Vodafone Idea, one of India’s largest telecom operators, saw a sharp increase in its stock price on February 6th after the company announced that the government had cleared the conversion of interest owed on statutory debt into equity. The stock rose 21% to trade at Rs 8.34 per share, although this is still lower than the conversion price of Rs 10 per share.
Vodafone Idea will be converting Rs 16,133 crore ($2.2 billion) of debt into equity, resulting in the government owning a 1613 crore share stake in the company, equivalent to 33% of the total shares. According to DIPAM Secretary Tuhin Kanta Pandey, the government will not have any seats on the company’s board, and the holding will be classified as public shareholding.
This move by the government, after a wait of approximately a year, will make it the largest shareholder in Vodafone Idea. There are reports that suggest the company’s promoters may now infuse more money, which could be seen as a confidence boost for the company’s sustainability.
However, not everyone is optimistic about the company’s future. CLSA, which maintains a sell rating on the stock with a target price of Rs 6, emphasized that the government will own 33% of the company after the conversion. British Vodafone Group will hold 31.7% and Aditya Birla Group will hold 18.2%.
CLSA believes that Vodafone Idea will still be in financial crisis unless its average revenue per user (ARPU) reaches Rs 300. As of the September 2022 quarter, its ARPU was at a low Rs 131, which is the lowest among its peers.
In conclusion, the conversion of statutory debt to equity for Vodafone Idea is a significant development, but the company’s future remains uncertain. The government’s decision to become the largest shareholder in the company may provide some stability, but the company still faces many challenges, including funding its annual spectrum payments beyond the 4-year moratorium.
Why did the Indian government purchased a stake in VI?
The Indian government purchased a stake in Vodafone Idea (VI) as part of its efforts to reduce the country’s debt and provide stability to the telecom sector. The conversion of interest owed on statutory debt into equity allowed the government to acquire a 33% stake in the company, making it the largest shareholder.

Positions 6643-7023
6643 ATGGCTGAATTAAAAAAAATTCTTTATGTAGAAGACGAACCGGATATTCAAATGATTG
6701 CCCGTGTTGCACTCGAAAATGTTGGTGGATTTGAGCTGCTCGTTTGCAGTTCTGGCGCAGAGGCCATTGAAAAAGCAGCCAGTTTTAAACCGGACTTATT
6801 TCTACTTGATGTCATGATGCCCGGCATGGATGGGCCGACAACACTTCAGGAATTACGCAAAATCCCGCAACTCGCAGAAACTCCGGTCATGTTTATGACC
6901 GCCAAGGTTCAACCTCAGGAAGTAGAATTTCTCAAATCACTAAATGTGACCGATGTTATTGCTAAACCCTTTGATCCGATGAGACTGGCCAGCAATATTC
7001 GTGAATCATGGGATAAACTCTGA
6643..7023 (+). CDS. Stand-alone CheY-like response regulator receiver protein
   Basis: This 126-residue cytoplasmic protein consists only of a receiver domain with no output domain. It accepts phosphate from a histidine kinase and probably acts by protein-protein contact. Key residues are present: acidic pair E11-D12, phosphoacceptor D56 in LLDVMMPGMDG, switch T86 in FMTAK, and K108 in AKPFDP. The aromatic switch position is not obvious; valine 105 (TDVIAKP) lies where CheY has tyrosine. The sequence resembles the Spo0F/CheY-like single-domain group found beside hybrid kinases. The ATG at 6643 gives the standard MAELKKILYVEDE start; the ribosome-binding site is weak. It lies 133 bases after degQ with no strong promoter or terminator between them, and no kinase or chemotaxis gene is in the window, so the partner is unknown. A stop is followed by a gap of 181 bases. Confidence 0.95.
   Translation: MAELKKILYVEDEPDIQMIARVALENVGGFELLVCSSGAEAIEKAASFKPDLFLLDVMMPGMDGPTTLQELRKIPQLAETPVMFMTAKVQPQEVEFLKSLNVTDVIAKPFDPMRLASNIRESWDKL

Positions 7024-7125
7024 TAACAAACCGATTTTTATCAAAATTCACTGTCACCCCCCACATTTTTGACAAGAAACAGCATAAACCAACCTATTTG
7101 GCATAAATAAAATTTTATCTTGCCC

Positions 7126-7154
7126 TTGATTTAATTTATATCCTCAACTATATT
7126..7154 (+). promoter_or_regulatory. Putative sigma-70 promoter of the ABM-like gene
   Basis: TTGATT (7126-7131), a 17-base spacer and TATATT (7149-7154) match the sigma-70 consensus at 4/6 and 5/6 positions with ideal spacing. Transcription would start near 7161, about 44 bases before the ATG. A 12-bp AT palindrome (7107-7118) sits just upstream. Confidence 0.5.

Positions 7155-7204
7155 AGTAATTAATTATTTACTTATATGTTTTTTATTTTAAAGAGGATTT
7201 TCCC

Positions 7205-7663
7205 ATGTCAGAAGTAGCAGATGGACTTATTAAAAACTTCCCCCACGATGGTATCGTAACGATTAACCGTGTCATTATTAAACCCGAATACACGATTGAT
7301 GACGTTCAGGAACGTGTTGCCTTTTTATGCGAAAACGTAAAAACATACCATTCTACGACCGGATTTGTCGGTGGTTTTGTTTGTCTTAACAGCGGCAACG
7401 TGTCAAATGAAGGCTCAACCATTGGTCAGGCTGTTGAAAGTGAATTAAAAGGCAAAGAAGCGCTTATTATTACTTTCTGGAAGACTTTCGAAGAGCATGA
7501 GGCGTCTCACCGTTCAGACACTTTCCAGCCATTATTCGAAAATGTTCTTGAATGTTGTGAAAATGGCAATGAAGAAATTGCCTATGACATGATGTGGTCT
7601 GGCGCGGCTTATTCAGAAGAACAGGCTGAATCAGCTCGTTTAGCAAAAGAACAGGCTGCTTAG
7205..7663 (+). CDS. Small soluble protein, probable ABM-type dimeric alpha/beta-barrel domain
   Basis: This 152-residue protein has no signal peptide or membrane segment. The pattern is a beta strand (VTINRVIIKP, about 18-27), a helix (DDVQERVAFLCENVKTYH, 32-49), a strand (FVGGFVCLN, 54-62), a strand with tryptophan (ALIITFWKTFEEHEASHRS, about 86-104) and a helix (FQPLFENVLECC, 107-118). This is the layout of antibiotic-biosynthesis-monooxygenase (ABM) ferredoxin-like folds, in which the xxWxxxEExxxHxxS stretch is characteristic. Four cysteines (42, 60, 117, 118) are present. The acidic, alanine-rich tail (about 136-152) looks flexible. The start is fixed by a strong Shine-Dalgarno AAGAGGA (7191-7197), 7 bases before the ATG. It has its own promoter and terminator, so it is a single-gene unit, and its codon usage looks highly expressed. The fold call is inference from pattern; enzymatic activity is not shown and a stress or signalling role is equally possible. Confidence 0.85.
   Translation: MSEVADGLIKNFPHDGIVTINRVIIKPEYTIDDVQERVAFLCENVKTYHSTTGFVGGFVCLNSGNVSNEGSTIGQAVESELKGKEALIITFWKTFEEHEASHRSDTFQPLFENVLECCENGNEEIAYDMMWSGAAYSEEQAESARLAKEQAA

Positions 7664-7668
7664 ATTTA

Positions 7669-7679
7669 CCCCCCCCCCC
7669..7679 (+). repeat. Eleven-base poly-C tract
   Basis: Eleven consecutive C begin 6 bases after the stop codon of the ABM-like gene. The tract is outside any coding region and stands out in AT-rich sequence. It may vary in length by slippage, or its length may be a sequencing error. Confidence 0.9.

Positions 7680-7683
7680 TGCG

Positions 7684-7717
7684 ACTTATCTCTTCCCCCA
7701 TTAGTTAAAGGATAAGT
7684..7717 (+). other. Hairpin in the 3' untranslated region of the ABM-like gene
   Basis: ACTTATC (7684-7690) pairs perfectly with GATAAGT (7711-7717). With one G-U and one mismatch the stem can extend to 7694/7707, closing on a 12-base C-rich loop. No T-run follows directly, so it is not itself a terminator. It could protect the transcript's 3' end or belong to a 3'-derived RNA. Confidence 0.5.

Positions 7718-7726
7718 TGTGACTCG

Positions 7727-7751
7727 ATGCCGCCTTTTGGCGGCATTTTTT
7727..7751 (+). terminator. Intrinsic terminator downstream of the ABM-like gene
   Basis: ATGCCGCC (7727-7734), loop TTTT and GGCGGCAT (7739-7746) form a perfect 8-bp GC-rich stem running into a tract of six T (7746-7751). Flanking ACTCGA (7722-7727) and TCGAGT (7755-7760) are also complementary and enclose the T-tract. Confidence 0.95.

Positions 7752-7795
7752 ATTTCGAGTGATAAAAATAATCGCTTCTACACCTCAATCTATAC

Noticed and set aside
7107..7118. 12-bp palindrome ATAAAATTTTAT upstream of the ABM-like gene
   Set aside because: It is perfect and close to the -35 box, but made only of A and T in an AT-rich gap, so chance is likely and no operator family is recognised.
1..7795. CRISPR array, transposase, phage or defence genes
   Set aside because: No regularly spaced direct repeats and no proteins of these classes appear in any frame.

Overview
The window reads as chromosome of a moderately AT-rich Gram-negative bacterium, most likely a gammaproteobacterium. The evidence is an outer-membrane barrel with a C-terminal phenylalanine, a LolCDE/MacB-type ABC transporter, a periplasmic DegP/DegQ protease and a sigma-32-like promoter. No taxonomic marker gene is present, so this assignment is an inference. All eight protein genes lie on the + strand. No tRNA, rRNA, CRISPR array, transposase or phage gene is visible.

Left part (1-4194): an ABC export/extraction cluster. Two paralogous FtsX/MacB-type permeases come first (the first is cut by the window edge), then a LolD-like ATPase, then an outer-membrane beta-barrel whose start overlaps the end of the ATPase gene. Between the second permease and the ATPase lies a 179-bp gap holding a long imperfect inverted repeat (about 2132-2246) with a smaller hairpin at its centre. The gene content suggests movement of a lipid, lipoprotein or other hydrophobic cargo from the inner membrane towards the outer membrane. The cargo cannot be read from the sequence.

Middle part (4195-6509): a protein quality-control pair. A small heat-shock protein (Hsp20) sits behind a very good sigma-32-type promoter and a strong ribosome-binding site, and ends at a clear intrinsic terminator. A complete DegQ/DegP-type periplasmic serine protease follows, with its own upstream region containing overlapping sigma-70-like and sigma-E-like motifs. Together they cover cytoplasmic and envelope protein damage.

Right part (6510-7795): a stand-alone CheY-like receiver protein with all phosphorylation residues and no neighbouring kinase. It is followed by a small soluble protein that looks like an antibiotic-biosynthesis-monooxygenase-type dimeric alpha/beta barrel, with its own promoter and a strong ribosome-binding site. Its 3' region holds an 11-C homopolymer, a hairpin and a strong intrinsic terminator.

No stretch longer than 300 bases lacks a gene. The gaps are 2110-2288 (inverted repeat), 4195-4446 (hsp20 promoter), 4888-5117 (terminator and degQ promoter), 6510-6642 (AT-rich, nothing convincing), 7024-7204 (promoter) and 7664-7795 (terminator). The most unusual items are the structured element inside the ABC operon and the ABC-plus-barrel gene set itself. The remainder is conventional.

This move was seen as a way to ensure the company’s sustainability and to address the financial challenges facing the telecom sector. The government’s decision to become a stakeholder in VI reflects its commitment to supporting the growth and development of India’s economy.
How Vodafone Idea (VI) became bankrupt in India?
Vodafone Idea (VI) became financially distressed in India due to a combination of factors, including intense competition, high levels of debt, and regulatory challenges.
- Competition: The Indian telecom market is highly competitive, with multiple operators offering similar services. This intense competition has led to a decline in revenue for many operators, including VI.
- High levels of debt: VI has been struggling with high levels of debt, which has put pressure on its financial stability. The company has been trying to reduce its debt by selling assets and improving its financial performance, but these efforts have not been enough to turn the situation around.
- Regulatory challenges: The Indian telecom sector is heavily regulated, and VI has faced several regulatory challenges that have impacted its financial performance. For example, the company was required to pay significant amounts of money to the government as part of an auction for spectrum rights, which has further added to its financial stress.
In summary, VI’s financial distress in India can be attributed to a combination of intense competition, high levels of debt, and regulatory challenges. These factors have made it difficult for the company to remain profitable and have put pressure on its financial stability.
Samridhi holds a Bachelor’s degree in Economics. Her research interests lie in examining the intersection of the social sector with poverty and inequality,
Along with this she is keen in understanding the systemic and structural issues that governs growth and development with an interdisciplinary focus.